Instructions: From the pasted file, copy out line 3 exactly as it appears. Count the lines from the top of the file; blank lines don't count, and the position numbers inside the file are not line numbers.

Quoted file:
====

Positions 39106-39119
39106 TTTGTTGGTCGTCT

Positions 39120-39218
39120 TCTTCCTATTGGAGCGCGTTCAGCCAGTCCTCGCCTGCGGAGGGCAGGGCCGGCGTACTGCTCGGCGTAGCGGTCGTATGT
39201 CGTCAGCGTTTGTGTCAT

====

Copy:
Positions 39120-39218